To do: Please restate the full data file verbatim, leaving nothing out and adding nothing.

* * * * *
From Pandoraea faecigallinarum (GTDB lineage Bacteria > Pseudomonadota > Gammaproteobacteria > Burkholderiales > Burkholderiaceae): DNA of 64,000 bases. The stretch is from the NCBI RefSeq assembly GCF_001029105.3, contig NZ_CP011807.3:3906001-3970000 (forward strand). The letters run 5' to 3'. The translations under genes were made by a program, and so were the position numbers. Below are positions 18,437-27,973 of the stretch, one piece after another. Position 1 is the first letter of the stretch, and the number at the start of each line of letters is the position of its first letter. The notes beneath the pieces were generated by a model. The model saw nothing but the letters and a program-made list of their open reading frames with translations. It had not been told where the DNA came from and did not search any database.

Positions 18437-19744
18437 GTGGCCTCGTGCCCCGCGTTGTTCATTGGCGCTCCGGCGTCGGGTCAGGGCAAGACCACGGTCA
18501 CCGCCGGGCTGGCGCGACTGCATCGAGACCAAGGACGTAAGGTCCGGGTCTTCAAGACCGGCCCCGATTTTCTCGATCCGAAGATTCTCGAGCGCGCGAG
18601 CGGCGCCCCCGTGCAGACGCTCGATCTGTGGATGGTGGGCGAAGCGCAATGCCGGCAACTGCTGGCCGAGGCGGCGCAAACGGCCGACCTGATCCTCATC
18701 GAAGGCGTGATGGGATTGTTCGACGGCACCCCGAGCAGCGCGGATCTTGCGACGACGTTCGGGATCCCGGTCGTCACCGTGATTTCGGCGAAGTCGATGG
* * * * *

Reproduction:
From Pandoraea faecigallinarum (GTDB lineage Bacteria > Pseudomonadota > Gammaproteobacteria > Burkholderiales > Burkholderiaceae): DNA of 64,000 bases. The stretch is from the NCBI RefSeq assembly GCF_001029105.3, contig NZ_CP011807.3:3906001-3970000 (forward strand). The letters run 5' to 3'. The translations under genes were made by a program, and so were the position numbers. Below are positions 18,437-27,973 of the stretch, one piece after another. Position 1 is the first letter of the stretch, and the number at the start of each line of letters is the position of its first letter. The notes beneath the pieces were generated by a model. The model saw nothing but the letters and a program-made list of their open reading frames with translations. It had not been told where the DNA came from and did not search any database.

Positions 18437-19744
18437 GTGGCCTCGTGCCCCGCGTTGTTCATTGGCGCTCCGGCGTCGGGTCAGGGCAAGACCACGGTCA
18501 CCGCCGGGCTGGCGCGACTGCATCGAGACCAAGGACGTAAGGTCCGGGTCTTCAAGACCGGCCCCGATTTTCTCGATCCGAAGATTCTCGAGCGCGCGAG
18601 CGGCGCCCCCGTGCAGACGCTCGATCTGTGGATGGTGGGCGAAGCGCAATGCCGGCAACTGCTGGCCGAGGCGGCGCAAACGGCCGACCTGATCCTCATC
18701 GAAGGCGTGATGGGATTGTTCGACGGCACCCCGAGCAGCGCGGATCTTGCGACGACGTTCGGGATCCCGGTCGTCACCGTGATTTCGGCGAAGTCGATGG